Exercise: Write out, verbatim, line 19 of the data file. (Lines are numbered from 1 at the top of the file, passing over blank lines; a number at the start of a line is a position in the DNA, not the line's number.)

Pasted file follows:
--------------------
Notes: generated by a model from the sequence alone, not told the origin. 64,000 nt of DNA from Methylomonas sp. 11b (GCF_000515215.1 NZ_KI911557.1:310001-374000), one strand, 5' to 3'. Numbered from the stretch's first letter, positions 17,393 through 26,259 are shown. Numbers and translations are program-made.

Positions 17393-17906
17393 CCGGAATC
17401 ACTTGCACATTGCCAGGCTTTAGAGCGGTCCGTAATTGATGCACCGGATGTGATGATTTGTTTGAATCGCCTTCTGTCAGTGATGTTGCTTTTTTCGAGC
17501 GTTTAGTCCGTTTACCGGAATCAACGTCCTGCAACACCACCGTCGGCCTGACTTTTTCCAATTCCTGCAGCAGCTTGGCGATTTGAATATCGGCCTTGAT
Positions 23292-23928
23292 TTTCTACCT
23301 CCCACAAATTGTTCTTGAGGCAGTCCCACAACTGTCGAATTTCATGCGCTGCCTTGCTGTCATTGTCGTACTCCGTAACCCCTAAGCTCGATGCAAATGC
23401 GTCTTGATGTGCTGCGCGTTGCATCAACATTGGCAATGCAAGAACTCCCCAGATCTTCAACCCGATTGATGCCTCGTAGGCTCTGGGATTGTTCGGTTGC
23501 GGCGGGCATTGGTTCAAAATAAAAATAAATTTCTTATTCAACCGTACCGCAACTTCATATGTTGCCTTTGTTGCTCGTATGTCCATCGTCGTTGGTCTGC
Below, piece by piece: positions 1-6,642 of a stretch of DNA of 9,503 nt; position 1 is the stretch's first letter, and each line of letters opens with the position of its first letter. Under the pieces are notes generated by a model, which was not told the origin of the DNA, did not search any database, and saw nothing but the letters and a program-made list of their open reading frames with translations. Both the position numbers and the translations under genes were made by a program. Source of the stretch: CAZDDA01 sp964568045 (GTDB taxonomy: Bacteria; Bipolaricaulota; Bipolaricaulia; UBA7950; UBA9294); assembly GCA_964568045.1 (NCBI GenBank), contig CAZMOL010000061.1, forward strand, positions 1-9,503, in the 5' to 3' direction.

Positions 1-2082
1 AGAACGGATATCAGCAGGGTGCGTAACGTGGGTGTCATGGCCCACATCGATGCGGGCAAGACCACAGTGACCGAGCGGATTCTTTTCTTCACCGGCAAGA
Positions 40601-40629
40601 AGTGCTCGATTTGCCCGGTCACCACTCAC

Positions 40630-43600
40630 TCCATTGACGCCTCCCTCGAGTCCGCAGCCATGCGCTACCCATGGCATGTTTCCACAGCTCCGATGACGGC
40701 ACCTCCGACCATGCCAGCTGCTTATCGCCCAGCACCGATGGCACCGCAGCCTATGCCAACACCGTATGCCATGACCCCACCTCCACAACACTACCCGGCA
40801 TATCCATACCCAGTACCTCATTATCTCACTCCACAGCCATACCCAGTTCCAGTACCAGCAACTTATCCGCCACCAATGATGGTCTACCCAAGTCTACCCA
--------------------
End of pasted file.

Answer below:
40801 TATCCATACCCAGTACCTCATTATCTCACTCCACAGCCATACCCAGTTCCAGTACCAGCAACTTATCCGCCACCAATGATGGTCTACCCAAGTCTACCCA